Evaluation of how gene-job strain interaction affects blood pressure in the PAMELA study

Cristina Menni, Vincenzo Bagnardi, Sandosh Padmanabhan, Rita Facchetti, Roberto Sega, Marco M. Ferrario, Paolo Brambilla, Wai K. Lee, Anna F. Dominiczak, Giuseppe Mancia, Giancarlo Cesana

Research output: Contribution to journalArticlepeer-review

Abstract

Objective: To see whether there is interaction between single nucleotide polymorphisms (SNPs) belonging to candidate genes for hypertension and job strain and its components (job demand and job control) in an accurately phenotyped Italian cohort (Pressioni Arteriose Monitorate E Loro Associazioni). Methods: From the Pressioni Arteriose Monitorate E Loro Associazioni cohort, we sampled 924 employed men and women who had completed a modified version of the Karasek questionnaire and for whom deoxyribonucleic acid information was available. We selected 1,510 common tagging and putative functional SNPs in 92 candidate autosomal genes involved in sympathetic nervous system, oxidative stress, renin-angiotensin-aldosterone system, and sodium balance. The interaction of each candidate SNP with the perceived job stress scores on ambulatory systolic and diastolic blood pressures was evaluated by adding product terms to a multiple regression linear model, adjusted for sex, age, total cholesterol, and body mass index. Results: Among all the SNPs tested, the interaction of SNP rs11210278 located on the endothelin 2 gene and job control was statistically significant after controlling for multiple testing, using false discovery rate (unadjusted p = .0004661; p adjusted for false discovery rate = .0085), indicating an inverse association with systolic blood pressure for the homozygous wild-type allele (C/C) and a positive association for the variant genotypes (C/T and T/T). Conclusions: We show that the hypertensive response to job strain is present only in carriers of the rs11210278 wild-type genotype. The phenomenon is discussed in relationship to the controversial results of field studies on job strain and hypertension.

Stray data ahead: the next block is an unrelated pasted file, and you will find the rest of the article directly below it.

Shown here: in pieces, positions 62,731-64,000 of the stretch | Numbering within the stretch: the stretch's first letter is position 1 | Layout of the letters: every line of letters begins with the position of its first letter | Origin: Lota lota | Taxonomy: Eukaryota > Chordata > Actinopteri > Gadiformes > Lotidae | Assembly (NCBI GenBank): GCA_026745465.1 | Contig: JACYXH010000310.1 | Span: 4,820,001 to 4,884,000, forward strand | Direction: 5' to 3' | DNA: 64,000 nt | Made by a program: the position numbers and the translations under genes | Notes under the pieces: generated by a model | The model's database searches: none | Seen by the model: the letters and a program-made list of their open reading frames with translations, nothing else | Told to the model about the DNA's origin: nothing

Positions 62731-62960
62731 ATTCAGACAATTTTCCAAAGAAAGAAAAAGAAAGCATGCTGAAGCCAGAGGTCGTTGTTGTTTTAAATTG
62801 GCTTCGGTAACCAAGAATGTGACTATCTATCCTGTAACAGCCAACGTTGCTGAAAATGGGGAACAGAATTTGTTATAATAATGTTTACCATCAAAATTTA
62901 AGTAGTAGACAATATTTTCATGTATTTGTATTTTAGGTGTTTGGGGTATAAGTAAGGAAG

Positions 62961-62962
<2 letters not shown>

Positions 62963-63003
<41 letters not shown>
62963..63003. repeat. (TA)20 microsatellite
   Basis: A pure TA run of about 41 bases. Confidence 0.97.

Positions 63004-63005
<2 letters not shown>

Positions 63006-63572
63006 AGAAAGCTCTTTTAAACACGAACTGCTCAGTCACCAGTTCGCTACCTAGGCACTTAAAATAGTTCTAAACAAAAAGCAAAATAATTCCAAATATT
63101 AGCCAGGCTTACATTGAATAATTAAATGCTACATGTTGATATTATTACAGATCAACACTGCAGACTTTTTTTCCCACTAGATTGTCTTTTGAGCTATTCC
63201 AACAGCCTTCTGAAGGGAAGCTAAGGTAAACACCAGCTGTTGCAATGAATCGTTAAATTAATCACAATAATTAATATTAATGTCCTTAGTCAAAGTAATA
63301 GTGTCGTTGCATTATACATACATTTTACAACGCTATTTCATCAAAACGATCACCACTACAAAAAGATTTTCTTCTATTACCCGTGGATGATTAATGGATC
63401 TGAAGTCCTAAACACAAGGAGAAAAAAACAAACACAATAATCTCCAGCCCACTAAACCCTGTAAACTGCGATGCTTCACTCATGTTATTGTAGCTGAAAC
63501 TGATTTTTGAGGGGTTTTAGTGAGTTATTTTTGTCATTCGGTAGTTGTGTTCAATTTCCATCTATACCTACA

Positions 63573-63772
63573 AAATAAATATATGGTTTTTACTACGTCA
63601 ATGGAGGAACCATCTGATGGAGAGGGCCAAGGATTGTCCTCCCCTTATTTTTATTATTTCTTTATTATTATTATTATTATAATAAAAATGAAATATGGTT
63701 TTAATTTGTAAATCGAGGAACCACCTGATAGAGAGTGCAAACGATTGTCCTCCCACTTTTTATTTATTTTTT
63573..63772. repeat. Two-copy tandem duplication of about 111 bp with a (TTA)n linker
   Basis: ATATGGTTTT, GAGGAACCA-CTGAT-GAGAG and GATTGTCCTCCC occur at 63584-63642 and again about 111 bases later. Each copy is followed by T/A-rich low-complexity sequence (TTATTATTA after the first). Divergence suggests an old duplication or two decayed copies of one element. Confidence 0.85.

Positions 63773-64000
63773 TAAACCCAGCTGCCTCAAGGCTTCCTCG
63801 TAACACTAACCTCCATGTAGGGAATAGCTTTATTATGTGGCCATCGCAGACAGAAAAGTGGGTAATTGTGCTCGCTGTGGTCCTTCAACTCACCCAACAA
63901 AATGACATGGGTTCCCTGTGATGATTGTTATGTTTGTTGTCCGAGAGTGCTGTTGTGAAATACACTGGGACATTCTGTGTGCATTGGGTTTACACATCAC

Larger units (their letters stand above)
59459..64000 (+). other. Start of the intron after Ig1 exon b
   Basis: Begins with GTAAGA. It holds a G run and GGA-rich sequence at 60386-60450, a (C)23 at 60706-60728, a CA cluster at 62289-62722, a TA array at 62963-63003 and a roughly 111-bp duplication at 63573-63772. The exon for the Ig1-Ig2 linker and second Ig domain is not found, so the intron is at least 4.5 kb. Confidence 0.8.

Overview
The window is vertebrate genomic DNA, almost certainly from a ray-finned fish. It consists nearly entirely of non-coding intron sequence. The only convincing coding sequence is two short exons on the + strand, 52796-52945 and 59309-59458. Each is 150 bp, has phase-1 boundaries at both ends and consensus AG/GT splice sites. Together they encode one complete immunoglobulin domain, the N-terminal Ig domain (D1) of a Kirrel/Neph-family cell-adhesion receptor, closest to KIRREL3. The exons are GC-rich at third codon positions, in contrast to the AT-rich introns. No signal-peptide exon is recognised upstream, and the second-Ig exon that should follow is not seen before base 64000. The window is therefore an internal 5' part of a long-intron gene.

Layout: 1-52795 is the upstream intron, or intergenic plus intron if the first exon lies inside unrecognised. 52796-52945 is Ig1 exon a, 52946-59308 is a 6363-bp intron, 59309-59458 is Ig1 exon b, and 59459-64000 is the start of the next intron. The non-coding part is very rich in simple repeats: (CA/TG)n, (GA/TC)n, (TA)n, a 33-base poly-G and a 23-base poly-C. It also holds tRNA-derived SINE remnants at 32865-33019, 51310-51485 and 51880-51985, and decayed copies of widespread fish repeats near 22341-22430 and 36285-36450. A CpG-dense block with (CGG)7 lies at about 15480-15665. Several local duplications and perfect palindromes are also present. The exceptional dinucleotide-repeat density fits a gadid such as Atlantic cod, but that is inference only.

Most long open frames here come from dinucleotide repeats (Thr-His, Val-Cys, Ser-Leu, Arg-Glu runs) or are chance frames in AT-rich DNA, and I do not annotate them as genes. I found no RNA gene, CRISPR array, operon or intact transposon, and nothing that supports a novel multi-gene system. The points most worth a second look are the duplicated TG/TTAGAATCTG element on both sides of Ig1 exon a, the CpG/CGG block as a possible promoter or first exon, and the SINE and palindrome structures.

Original languageEnglish
Pages (from-to)304-309
Number of pages6
JournalPsychosomatic Medicine
Volume73
Issue number4
DOIs
Publication statusPublished - May 2011

Keywords

  • blood pressure
  • candidate genes
  • Job strain
  • psychophysiology
  • stress perception

ASJC Scopus subject areas

  • Psychiatry and Mental health
  • Applied Psychology

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